poems & poets

Search our curated collection of over 9,000 poems, over 2,500 poet biographies, as well as essays about poetry, and some of the most important books, anthologies, and textbooks about the art form ever written. To search by keyword, use the search bar above.



I would like to swim in the Atlantic,
to swim with someone who understood
why my fear of drowning plays less dire

than my fear of bones, walking the ocean floor.
I would like to sync my stroke with a beloved.
I’d like to stand on deck on a boat

and jump in the sea


I wandered lonely as a Cloud
   That floats on high o'er Vales and Hills,
When all at once I saw a crowd,
   A host of golden Daffodils;
Beside the Lake, beneath the trees,
Fluttering and dancing in the breeze.

Continuous as the stars that shine

Love set you going like a fat gold watch.
The midwife slapped your footsoles, and your bald cry
Took its place among the elements.

Our voices echo, magnifying your arrival.  New statue.
In a drafty museum, your nakedness
Shadows our safety.  We stand round blankly as walls.

I'm no more your




Poetry that speaks to the enduring and irreversible coordinates of human fate—love, striving, fear of pain, hope, the fleeting nature of things, and death-leads us to believe that the poet is one of us, and shares in that fate. "We," the subject of such poetry, is determined neither by nation nor by class. But it would not be quite right to claim that its theme is therefore an eternal human nature, for as our consciousness changes, we humans try to confront ultimate things in new and different ways. In Wislawa Szymborska's poetry the "we" denotes all of us living on this planet now, joined by a common consciousness, a "post-consciousness," post-Copernican, post-Newtonian, post-Darwinian, post-two-World-Wars, post-crimes-and-inventions-of-the-twentieth-century. It is a serious and bold enterprise to venture a diagnosis, that is, to try to say who we are, what we believe in, and what we think.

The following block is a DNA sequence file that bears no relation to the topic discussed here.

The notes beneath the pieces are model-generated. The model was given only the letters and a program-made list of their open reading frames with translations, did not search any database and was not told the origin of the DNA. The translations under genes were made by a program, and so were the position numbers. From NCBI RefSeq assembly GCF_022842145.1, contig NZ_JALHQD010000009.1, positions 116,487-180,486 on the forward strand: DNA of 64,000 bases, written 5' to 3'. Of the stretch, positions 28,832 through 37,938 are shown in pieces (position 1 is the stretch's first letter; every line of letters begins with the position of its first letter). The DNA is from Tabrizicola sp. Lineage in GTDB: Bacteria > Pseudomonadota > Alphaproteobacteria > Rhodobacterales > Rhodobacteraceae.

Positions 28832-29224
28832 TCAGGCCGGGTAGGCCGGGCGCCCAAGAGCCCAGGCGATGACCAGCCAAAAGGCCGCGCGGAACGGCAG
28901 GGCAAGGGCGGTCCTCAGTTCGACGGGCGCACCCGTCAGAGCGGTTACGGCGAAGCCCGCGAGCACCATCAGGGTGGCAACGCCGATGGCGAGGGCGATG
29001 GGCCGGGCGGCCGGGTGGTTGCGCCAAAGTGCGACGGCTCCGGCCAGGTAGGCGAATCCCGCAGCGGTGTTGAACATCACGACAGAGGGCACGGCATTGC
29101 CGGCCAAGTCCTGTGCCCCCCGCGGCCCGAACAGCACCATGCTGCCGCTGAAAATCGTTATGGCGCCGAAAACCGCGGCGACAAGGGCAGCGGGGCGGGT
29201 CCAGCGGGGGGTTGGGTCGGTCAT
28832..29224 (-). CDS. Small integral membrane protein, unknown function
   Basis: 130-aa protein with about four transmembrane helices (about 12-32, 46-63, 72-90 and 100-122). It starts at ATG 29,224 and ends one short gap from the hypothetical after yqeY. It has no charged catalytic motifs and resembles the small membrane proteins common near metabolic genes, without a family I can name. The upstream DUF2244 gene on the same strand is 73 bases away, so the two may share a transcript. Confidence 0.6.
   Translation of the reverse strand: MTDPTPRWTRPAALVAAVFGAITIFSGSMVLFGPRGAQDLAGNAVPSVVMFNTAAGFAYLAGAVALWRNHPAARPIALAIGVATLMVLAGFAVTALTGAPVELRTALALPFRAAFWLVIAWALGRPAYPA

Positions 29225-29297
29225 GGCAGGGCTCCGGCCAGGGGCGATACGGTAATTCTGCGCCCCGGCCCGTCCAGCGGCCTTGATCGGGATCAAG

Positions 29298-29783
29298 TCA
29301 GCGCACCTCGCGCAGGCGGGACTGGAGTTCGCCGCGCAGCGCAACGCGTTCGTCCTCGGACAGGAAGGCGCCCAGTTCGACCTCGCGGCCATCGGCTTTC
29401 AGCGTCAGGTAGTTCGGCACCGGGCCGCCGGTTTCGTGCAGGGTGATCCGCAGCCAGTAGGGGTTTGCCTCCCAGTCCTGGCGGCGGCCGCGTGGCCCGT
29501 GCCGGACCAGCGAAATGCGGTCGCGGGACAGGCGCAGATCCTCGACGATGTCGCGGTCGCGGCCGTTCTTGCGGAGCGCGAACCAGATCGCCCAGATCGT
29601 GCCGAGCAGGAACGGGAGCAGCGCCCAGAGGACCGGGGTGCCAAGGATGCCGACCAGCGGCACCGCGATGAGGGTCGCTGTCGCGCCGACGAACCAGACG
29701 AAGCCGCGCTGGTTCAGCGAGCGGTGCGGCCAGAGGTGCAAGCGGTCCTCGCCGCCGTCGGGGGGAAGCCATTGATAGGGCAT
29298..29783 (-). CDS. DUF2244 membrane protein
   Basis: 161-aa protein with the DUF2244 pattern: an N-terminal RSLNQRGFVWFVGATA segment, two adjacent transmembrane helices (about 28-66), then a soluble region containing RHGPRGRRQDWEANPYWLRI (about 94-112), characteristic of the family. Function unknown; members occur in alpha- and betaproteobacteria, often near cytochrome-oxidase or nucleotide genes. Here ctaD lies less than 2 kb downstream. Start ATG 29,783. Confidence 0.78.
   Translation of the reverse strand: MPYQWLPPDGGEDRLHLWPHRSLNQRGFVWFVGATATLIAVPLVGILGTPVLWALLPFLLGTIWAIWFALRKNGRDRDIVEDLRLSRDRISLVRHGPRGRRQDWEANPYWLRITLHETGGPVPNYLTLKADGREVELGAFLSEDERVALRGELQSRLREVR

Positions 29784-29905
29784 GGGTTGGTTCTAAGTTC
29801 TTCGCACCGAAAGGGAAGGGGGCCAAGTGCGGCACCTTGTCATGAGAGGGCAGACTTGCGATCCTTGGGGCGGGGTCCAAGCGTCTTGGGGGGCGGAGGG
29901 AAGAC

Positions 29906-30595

Szymborska's "I" is an ascetic "I," cleansed not only of the

on Teaching Poetry

First, I must tell you, I don’t teach for a living. I am one of those writers whom many of you would consider as holding a day job, when in fact, my day job in public health I consider my career. It’s beneficial to the work of writing to have a life and perspective mostly outside of academic circles.

Second, I am interested in emerging API and especially Filipino American poets and readers of poetry, in having conversations with them, inspiring and encouraging them along the way. I am interested in their stories of being thwarted by poetry (not getting Shakespeare in high school, and being made to feel stupid because of this), and finding a way to come to poetry.

In the capacity of visiting artist or lecturer, my interactions with students are brief and jam-packed. I meet many emerging writers of color who consider themselves spoken word artists. I read their poetry, and I see them perform. In conversation, they tell me about word choice, about struggling to contain and

on Teaching Poetry

The focal point of the school, organizationally and mood-wise, is the principal. School principals, I find, may be helpful or not particularly, or may delegate helpfulness, but seldom trouble the poetry program as long as one is on time and seems confident. There’s little, however, the visiting poet can do about the mood of the whole school. One operates class by class, where the teachers are supremely important. The teacher is the bellwether of the class, of its developed attention. When the teacher writes along with the student, or simply listens alertly, this participation catalyzes the whole room.

On a more practical note, the teacher can exert authority, which the visiting poet doesn’t have, when it’s needed for the proper degree of order. For me, quietness is important when poems are being read aloud, and it’s an eternal little battle to bring classes “down” after the hurly-burly of creation. Essentials are learned in each state, the listening state and the composing


Please Excuse This Poem, edited by Brett Fletcher Lauer and Lynn Melnick
Teaching with Fire
Poetry Book
So Much Synth by Brenda Shaughnessy